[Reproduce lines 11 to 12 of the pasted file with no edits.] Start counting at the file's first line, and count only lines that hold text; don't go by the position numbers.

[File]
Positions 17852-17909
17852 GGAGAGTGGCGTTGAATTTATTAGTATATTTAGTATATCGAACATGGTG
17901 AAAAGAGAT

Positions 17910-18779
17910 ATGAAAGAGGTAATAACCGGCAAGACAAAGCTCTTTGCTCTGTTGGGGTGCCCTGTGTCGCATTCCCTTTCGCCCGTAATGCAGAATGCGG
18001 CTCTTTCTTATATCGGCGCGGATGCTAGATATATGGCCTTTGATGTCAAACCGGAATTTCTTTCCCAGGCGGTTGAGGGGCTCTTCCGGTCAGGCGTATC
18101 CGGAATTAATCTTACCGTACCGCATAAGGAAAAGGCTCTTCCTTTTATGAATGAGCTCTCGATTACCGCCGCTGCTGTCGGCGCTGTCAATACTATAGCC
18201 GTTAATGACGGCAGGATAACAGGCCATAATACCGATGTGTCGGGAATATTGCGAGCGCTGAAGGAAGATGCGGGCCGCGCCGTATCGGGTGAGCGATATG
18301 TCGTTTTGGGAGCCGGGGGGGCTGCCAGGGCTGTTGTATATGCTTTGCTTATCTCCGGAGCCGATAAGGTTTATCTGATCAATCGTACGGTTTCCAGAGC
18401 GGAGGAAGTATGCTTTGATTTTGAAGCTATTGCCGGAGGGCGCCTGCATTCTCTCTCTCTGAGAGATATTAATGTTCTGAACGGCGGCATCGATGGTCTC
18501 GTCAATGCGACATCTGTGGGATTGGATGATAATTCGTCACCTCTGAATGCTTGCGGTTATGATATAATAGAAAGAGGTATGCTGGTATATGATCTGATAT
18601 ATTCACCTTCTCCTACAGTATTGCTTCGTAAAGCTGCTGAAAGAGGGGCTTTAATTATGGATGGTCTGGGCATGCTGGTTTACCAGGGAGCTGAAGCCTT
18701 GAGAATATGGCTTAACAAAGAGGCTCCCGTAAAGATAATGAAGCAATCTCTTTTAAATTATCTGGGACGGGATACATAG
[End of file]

18501 GTCAATGCGACATCTGTGGGATTGGATGATAATTCGTCACCTCTGAATGCTTGCGGTTATGATATAATAGAAAGAGGTATGCTGGTATATGATCTGATAT
18601 ATTCACCTTCTCCTACAGTATTGCTTCGTAAAGCTGCTGAAAGAGGGGCTTTAATTATGGATGGTCTGGGCATGCTGGTTTACCAGGGAGCTGAAGCCTT